The Ivy Center for Education recently hosted a “Staying on Track with Roller Coaster Building” event.

Sederick Charles Rice, Ph.D., an associate professor of biology at the University of Arkansas at Pine Bluff, worked with students to complete STEM Explorations using K’nex Education Roller Coaster Building Sets.

Students learned about physical forces (potential energy, acceleration, centripetal force, momentum, gravitational potential energy, deceleration, and terminal velocity) in roller coaster design and function, according to a news release.

Students also learned how to work as a team to understand the relationship between speed, distance and time in roller coaster construction. Students also watched YouTube videos about the tallest roller coasters in the world.

Ivy Center participants were: Tir’zah Walden, Keiyawnia Walden, Christopher Carter, Kelli Jones, Ronald Shelton, Brian Livingston, Zora Little, Kaylee Jones, Keaten Daniel, Ja’Korbyn Tyler and Jermayia Brown.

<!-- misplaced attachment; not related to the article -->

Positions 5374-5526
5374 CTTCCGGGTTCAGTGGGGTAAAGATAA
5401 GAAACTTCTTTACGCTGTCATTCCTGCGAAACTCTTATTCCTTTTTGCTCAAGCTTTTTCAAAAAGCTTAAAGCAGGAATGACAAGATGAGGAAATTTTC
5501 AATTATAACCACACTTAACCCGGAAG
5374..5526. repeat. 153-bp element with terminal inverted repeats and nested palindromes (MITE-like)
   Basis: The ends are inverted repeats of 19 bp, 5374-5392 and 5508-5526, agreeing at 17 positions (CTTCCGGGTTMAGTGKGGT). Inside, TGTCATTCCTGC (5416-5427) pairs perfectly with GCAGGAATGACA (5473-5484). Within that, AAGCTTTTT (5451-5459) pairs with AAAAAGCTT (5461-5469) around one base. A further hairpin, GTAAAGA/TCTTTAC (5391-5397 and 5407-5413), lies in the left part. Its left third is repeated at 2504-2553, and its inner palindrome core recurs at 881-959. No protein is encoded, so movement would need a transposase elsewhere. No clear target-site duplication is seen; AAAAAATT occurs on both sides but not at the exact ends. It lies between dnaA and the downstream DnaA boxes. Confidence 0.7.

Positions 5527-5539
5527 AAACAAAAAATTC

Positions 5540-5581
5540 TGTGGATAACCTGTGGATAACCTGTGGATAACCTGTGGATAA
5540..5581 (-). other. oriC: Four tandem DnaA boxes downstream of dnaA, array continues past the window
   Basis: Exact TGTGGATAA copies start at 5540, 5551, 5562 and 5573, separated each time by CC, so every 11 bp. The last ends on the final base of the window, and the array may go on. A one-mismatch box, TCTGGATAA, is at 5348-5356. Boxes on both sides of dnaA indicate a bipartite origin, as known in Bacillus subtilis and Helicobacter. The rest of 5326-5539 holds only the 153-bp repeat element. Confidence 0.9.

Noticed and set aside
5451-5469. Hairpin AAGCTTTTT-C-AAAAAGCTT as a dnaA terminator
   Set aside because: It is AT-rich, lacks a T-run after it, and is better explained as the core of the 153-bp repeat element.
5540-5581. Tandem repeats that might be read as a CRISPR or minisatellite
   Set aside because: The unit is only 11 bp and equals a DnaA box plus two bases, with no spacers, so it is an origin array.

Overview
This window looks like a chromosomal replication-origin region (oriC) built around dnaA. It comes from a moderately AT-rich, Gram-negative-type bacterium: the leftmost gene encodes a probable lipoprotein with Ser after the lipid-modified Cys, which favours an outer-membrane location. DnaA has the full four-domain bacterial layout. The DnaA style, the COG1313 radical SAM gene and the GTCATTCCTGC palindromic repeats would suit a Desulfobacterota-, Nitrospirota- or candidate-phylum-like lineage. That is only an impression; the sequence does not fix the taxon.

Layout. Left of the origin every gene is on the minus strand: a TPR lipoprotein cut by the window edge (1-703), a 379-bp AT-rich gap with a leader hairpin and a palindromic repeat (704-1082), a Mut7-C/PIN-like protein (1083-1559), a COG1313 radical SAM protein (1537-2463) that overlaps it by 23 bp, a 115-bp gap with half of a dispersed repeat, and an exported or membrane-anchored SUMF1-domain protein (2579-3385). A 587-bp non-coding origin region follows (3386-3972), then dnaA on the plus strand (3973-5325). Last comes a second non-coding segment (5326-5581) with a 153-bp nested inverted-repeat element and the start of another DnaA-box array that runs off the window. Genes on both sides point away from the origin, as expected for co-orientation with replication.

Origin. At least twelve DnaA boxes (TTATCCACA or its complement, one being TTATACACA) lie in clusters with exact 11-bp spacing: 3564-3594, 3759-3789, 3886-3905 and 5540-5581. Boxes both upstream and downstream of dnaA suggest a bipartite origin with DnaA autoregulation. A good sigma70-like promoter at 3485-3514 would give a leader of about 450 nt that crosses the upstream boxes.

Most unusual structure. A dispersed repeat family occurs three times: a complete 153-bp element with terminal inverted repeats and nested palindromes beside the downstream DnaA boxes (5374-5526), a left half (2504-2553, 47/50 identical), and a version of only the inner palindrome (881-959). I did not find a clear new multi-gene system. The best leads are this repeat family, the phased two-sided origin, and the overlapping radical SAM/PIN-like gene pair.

Students said they always enjoyed riding roller coasters and now understand the physics of speed and why they do not jump the track, according to the release.

“Learning when the roller coaster takes a sharp turn and loops upside down passengers have a sensation of being pushed outwards, that is, away from the loop,” Livingston said.

“This is caused by inertia. Therefore, when you are in an upside-down loop, although gravity is pulling you downwards, the force of acceleration due to the motion of the roller coaster is much stronger than the force of gravity. This force of acceleration is pushing you upwards, pushing you further into your seat so you don’t fall off while spinning around the top of a loop,” he said.

Jones also learned from the experience.

“I learned that the action of a roller coaster has a lot to do with a special type of force called centripetal force,” Jones said. “This is the force that acts on a body moving in a circular motion and is always directed towards the center of the circular motion of that body. It is the force that makes the roller coaster run a circular path without falling off of the track.”

Carter said the event was part one of Staying on track with roller coaster building project.

“I cannot wait for part 2 and the continuation of working with Dr. Rice and my team as we build a replica of a high speed roller coaster,” he said.

Mattie Collins is president and Patricia Berry is executive director of the Ivy Center for Education.

The board of directors, parents, mentors and community supporters are excited about the bright futures of their students, a spokeswoman said.

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